In the process of virus infection and lung damage, the NLRP3 inflammasome pathway is very critical and is closely bound up with IL-1β, IL-33, and IL-18. It is able to convert inactive Pro-Caspase-1 into active Caspase-1 by activating NLRP3 inflammasome. Through activation by Caspases-1, Pro-IL-1β, Pro-IL-18, and Pro-IL-33 are transformed into corresponding biologically active cytokines (Triantafilou et al., 2013; Shim and Lee, 2015; Lu et al., 2017). Then, we conducted some studies to explore the effects of Rhein on these pro-inflammatory factors and whether the NLRP3 inflammasome pathway was involved in this process. Briefly, we first tested the mRNA levels of IL-1β and inflammasome-related genes NLRP3, ASC, and Caspase-1 in mice’s lung tissues using RT-PCR. In comparison with the normal control group, RSV infection (model group) was able to increase the mRNA expressions of NLRP3, IL-1β, ASC, and Caspase-1effectively as it is demonstrated in Figure 4. In comparison with the model group, Rhein was able to dose-dependently inhibit the mRNA transcriptions of NLRP3, IL-1β, ASC, and Caspase-1 (Figures 4A–D). Additionally, the lung tissues of mice were performed using IHC and WB assays. In the lung of RSV-challenged mice, comparison with the model group, the protein expression of NLRP3 and IL-1β in Rhein treatment groups was decreased effectively in a dose-dependent manner as it is demonstrated in Figures 5A–D. The results of WB are similar to those of IHC, as shown in Figures 6A–F. Moreover, the protein levels of ASC and caspase-1 were down-regulated to some extent as well. Collectively, our research results revealed that in mice, the excessive inflammatory response induced by RSV, which was inhibited by Rhein, may be bound up with restrain of NLRP3 inflammasome activation.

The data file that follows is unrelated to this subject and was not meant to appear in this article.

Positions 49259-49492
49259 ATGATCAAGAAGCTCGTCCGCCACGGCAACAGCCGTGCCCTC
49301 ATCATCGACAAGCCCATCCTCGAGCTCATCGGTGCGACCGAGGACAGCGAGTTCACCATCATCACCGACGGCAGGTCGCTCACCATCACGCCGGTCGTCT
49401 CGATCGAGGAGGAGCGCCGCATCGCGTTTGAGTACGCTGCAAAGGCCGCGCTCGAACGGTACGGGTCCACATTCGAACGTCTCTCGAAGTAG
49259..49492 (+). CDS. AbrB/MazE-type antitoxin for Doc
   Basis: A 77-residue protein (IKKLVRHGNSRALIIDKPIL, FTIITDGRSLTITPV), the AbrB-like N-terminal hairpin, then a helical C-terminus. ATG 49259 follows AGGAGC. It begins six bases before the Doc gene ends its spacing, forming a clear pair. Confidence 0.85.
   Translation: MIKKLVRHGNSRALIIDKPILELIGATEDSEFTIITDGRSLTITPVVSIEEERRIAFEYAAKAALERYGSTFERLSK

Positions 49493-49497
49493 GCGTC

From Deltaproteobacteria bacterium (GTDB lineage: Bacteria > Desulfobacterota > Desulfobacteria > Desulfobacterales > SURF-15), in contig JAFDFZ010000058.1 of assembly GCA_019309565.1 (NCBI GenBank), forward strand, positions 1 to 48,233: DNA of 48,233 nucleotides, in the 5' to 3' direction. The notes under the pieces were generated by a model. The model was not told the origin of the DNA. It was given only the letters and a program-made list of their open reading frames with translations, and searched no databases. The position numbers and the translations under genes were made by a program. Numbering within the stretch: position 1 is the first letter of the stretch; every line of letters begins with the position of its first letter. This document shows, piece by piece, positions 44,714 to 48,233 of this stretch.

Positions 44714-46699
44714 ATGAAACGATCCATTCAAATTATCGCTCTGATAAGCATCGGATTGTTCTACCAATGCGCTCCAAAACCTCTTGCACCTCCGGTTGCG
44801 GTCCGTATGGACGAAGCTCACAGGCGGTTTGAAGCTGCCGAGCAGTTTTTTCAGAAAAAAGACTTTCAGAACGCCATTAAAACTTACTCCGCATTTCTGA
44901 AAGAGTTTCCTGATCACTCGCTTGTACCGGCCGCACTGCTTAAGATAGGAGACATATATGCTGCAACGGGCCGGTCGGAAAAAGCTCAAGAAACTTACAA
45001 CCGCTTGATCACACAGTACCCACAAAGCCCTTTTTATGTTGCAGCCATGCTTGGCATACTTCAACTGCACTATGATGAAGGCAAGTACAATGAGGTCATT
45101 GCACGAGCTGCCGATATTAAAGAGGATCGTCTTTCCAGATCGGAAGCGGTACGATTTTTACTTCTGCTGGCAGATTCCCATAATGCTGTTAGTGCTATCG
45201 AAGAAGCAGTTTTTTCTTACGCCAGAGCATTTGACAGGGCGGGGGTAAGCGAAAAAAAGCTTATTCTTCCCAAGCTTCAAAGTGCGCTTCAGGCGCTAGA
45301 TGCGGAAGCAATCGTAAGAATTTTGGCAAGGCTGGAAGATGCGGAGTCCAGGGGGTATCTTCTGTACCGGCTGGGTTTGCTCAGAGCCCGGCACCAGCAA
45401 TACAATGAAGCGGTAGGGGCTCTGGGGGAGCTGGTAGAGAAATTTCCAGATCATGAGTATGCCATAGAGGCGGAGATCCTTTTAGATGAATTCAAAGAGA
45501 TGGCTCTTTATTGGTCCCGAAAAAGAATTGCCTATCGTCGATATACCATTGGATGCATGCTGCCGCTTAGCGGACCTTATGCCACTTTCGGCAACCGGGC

FIGURE 4
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Figure 4 Rhein reduced the mRNA levels of NLRP3, ASC, Caspase-1, and IL-1β in the lung of RSV-challenged mice. (A) mRNA expression of NLRP3 was determined by Real-time PCR. (B) mRNA expression of ASC was determined by Real-time PCR. (C) mRNA expression of Caspase-1 was determined by Real-time PCR. (D) mRNA expression of IL-1β was determined by Real-time PCR. ##P < 0.01 vs Normal group, *P < 0.05 and **P < 0.01 vs Model group.

FIGURE 5
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Figure 5 Rhein inhibited NLRP3 and IL-1β protein expression in the lung tissues of RSV-induced mice. (AB) IHC images displaying the protein levels of NLRP3 and IL-1β in lung tissues (200×). (CD) Protein expression of NLRP3 and IL-1β were quantified by AOD using Image-Pro Plus 6.0 software. Data were presented as the mean ± SEM, n = 10. ##P < 0.01 vs Normal group, *P < 0.05 and **P < 0.01 vs Model group.